In navigation, an electric beacon is a kind of beacon, a device which marks a fixed location and allows direction finding equipment to find relative bearing, the direction to the beacon. The most common are radio beacons, which broadcast a radio signal which is picked up by radio direction finding systems on ships, aircraft and vehicles to determine the bearing to the beacon, but the term also covers infrared and sonar beacons.
- 1 Radio beacons
- 2 Infrared beacon
- 3 Sonar beacon
- 4 See also
- 5 References
- 6 Further reading
A radio beacon is a transmitter at a known location, which transmits a continuous or periodic radio signal with limited information content (for example its identification or location), on a specified radio frequency. Occasionally the beacon function is combined with some other transmission, like telemetry data or meteorological information.
Radio beacons have many applications, including air and sea navigation, propagation research, robotic mapping, radio-frequency identification (RFID) and indoor guidance as with real-time locating systems (RTLS) like Syledis.
A most basic aviation radio navigational aid is the NDB or Non-directional Beacon. These are simple low frequency and medium frequency transmitters and they are used to locate airways intersections, airports and to conduct instrument approaches, with the use of a radio direction finder located on the aircraft. The aviation NDBs, especially the ones marking airways intersections, are gradually decommissioned, as they are replaced with other navigational aids based on newer technologies. Due to relatively low purchase, maintenance and calibration cost, they are still used to mark locations of smaller aerodromes and important helicopter landing sites.
There were also marine beacons, based on the same technology and installed at coastal areas, for use by ships at sea. Most of them, especially in the western world, are no longer in service, while some have been converted to telemetry transmitters for differential GPS.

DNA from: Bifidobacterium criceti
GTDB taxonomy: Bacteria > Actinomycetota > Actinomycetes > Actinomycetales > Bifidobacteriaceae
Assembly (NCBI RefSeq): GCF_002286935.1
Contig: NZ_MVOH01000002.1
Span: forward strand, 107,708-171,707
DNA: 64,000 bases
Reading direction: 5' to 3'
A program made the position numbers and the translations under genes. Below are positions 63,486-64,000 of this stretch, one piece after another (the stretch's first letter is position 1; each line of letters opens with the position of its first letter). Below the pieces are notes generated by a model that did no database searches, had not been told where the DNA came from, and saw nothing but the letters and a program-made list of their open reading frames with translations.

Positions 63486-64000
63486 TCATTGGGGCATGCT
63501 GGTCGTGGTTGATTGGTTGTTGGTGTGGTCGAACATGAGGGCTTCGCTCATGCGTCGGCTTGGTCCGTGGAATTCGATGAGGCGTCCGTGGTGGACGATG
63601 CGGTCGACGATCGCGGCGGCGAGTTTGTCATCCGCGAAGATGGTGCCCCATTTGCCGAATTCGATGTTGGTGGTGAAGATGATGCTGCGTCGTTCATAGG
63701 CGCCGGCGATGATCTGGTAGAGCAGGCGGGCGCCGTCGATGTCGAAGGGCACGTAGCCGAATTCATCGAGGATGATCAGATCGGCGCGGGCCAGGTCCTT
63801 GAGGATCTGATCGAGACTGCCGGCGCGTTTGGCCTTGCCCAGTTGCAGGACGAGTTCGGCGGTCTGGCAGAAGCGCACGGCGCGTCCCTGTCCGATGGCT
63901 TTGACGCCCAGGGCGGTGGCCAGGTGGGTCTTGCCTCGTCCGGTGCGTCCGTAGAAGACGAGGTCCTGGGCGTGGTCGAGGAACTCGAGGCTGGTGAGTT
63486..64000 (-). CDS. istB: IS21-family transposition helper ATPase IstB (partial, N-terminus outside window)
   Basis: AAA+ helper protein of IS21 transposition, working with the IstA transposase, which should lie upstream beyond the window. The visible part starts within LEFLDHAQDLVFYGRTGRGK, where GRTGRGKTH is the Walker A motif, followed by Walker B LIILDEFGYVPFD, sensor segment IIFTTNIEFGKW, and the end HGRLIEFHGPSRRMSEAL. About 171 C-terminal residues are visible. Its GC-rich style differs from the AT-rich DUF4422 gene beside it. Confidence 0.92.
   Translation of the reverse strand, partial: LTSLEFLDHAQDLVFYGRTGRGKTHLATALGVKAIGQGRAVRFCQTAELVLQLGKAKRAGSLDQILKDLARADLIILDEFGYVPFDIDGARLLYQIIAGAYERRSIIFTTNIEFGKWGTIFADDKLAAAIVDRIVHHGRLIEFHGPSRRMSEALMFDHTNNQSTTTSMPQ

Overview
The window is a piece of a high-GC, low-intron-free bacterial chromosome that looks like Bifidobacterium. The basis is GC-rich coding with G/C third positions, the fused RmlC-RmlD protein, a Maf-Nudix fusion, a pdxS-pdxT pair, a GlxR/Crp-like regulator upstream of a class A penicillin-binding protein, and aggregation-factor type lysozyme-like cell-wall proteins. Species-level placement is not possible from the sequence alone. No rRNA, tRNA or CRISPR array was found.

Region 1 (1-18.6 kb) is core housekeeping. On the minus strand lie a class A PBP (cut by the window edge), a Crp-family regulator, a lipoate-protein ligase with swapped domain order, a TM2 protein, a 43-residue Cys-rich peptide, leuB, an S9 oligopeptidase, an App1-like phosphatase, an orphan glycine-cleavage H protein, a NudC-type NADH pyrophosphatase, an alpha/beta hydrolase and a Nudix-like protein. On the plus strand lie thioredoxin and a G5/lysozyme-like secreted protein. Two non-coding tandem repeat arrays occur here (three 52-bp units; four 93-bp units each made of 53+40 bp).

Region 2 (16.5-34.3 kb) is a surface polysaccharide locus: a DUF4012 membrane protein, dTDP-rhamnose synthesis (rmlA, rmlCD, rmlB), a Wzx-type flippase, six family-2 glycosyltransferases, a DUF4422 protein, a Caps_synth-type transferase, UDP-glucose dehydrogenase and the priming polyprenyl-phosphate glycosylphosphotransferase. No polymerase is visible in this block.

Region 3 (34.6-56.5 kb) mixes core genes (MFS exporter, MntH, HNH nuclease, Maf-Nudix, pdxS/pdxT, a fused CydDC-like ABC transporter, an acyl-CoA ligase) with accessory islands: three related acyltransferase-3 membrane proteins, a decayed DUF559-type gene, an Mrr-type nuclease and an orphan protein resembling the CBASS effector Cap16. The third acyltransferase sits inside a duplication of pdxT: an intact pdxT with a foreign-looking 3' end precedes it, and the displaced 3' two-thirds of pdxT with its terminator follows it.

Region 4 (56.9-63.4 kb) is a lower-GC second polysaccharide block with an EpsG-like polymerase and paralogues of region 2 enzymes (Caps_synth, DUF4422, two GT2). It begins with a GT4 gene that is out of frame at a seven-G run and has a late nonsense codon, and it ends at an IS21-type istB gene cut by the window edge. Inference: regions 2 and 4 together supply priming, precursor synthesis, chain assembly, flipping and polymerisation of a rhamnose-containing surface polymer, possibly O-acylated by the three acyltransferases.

ILS marker beacons
A marker beacon is a specialized beacon used in aviation in conjunction with an instrument landing system (ILS), to give pilots a means to determine distance to the runway. Marker beacons transmit on the dedicated frequency of 75 MHz. This type of beacon is slowly being phased-out and most new ILS installations have no marker beacons.
Radio propagation beacons
Single letter HF beacons
A group of radio beacons with single-letter identifiers ("C", "D", "M", "S", "P", etc.) transmitting in morse code have been regularly reported on various HF frequencies. There is no official information available about these transmitters and they are not registered with the ITU. Some investigators suggest that some of these beacons (the so-called "cluster beacons") are actually radio propagation beacons for naval use.
Space and satellite radio beacons
Beacons are also used in both geostationary and inclined orbit satellites. Any satellite will emit one or more beacons (normally on a fixed frequency) whose purpose is twofold; as well as containing modulated station keeping information (telemetry), the beacon is also used to locate the satellite (determine its azimuth and elevation) in the sky.
Driftnet buoy radio beacons
|This section requires expansion. (June 2008)|